Now, everyone it seems, chooses a word for the upcoming year. It’s a ‘one word’ movement. Choose a word to hold onto, to embrace, to put into action throughout the New Year. It’s kind of like a resolution yet not.
I worked for several years for a Christian non-profit organization and at year’s end, our executive director hosted a lovely Christmas party for staff and volunteers at her home. Delicious food spread out on her festive table. Laughter pealed throughout her living room as we exchanged white elephant gifts. The joy of camaraderie filled our hearts.
But the activity I think we anticipated the most was getting ‘our word.’
Our director fervently prayed beforehand about which words she would write on slips of paper. Every year the Lord gave her words that anyone would love to get – words like joy. But sometimes words like sparkle were included that would make us scratch our heads in bewilderment. Or sometimes a word like trust would even give us serious pause and a catch in our spirits.
We passed around a basket with the folded slips of paper (no peeking allowed) and each person pulled out one piece of paper and ‘chose’ a word in this way. We didn’t think about it or carefully consider what word we’d like to have for the next year or select the words ourselves like everyone does now. No, we were given the words in what seemed like a random way.
But the words were never random. Instead those words came to fruition throughout the year and manifested themselves in some way. The next year, we once again gathered at our director’s home and before we plucked new words out of that familiar basket, we each had the opportunity to share how last year’s word had revealed itself in our lives.
We shared a lot of laughter and tears as we told our year-long stories of our word. I have to confess that often I hoped for what I thought would be an easy word but that usually did not come to pass. My random words that didn’t prove random at all were things like growth and strength, and one particular year, I was given the word peace.
Most folks would be grateful for a word like peace. Isn’t that what we all hope for? A peaceful, serene year. Sounds good, right?
But as soon as I opened that folded piece of paper and read the word peace, I sensed that something big was coming my way. Something so big that I would need extraordinary peace to get through it. The kind of peace you just can’t summon up on your own. The kind of peace that passes all understanding. The kind of peace that only comes from relying and trusting Jesus as your Savior, Redeemer, and Friend.
And, call it what you will, intuition or spirit or God’s whispering in my ear, whatever I sensed that day did come to pass. Halfway into that year, I received the kind of health diagnosis that puts fear into everyone’s thoughts. Both my parents had fought that dreaded disease and my mother had succumbed to its fierce attack several years earlier.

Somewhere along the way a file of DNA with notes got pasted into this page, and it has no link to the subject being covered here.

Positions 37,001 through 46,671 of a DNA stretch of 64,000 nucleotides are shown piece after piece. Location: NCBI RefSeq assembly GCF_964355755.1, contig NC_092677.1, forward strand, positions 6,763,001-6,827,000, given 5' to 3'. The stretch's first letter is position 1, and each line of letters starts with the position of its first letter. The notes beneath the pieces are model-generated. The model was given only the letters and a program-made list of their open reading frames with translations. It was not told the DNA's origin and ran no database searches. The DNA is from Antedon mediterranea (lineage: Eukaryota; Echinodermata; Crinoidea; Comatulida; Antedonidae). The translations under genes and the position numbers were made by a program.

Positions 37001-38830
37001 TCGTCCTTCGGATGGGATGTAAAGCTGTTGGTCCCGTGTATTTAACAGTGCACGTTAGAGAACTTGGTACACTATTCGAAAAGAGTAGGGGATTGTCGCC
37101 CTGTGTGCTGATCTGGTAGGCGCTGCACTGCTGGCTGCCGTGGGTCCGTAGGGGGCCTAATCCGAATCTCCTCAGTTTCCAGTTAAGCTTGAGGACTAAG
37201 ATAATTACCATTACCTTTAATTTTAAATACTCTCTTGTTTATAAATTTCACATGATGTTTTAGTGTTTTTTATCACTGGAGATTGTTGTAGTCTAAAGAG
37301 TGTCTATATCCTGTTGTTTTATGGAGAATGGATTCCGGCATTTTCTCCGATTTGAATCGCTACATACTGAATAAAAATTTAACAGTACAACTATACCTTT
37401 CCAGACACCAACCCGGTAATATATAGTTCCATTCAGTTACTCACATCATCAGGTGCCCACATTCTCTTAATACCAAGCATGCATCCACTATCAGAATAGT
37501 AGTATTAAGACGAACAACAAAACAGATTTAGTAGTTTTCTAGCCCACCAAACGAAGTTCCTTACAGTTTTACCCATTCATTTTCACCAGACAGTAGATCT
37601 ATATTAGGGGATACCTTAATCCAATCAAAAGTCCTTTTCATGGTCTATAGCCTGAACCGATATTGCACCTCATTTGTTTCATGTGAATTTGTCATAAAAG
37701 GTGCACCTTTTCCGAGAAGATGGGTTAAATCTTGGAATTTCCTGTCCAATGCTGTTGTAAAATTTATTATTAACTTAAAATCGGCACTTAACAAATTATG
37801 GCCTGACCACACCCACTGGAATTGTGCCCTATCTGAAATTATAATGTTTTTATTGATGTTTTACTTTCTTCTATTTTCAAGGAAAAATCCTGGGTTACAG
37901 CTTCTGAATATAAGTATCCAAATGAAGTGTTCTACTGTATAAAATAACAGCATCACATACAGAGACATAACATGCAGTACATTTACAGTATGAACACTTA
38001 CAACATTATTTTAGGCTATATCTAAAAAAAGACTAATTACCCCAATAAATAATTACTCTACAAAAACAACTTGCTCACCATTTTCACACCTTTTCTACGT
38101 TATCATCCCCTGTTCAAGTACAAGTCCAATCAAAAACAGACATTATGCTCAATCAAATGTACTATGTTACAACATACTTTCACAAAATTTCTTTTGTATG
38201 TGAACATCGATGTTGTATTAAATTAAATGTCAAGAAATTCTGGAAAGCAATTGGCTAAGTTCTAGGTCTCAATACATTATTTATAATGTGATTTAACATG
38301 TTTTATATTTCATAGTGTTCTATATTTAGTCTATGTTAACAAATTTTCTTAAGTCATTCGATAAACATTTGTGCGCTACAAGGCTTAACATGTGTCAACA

Was I going to be its next victim? My son was heading into his senior year of high school, one daughter was in college, and another was launching her career in her chosen field. Even though they were grown, I felt that they needed me, my husband needed me, and my aging widowed father needed me. Was I going to be around to see them through the next stages of life?
Preparing for surgery, total fear gripped my mind and heart. Anxiety washed over me and I relinquished myself to near panic. But then, something happened to change that. A small group of friends who loved and cared for me laid their hands upon me and prayed as I was anointed with oil.
That’s when it happened. I could feel a huge hard as rock ball of turmoil and fear literally rising up within me making its way to my throat. I felt the need to open my mouth and gasp out loud and honestly, it truly felt as if that horrible fear and apprehension physically left my body and mind in that instant.
In its place came a sudden calmness. A sense of serenity. Tranquility replaced terror. I felt peace. Total peace. The peace that only comes from God.
I don’t know why the Lord spared me when so many others suffer horribly from one health condition or another, and to be honest, sometimes I struggle with that survival guilt. But the reason is for God to know, not me. All I know is that He granted me His complete and utter peace.
My malady was detected in its early stages and I did not endure much pain or suffering. For that I will always be grateful and give thanks to Him who heard and answered prayers on my behalf.
But I also give thanks still all these many years later for that one word – peace. The word that was my word for that particular year.
That’s why I wrestle with choosing one word for myself in this trend of one word for the new year. What word should I choose? What word is truly the one that the Lord wants me to have? What word do I NEED to have?
Receiving a word from the basket in my friend’s living room ended years ago and since then I’ve tried to choose my own one word. I pondered and contemplated and prayed, yet no particular word would surface for me. So I would randomly select a word I would like to choose like joy. Or thankfulness.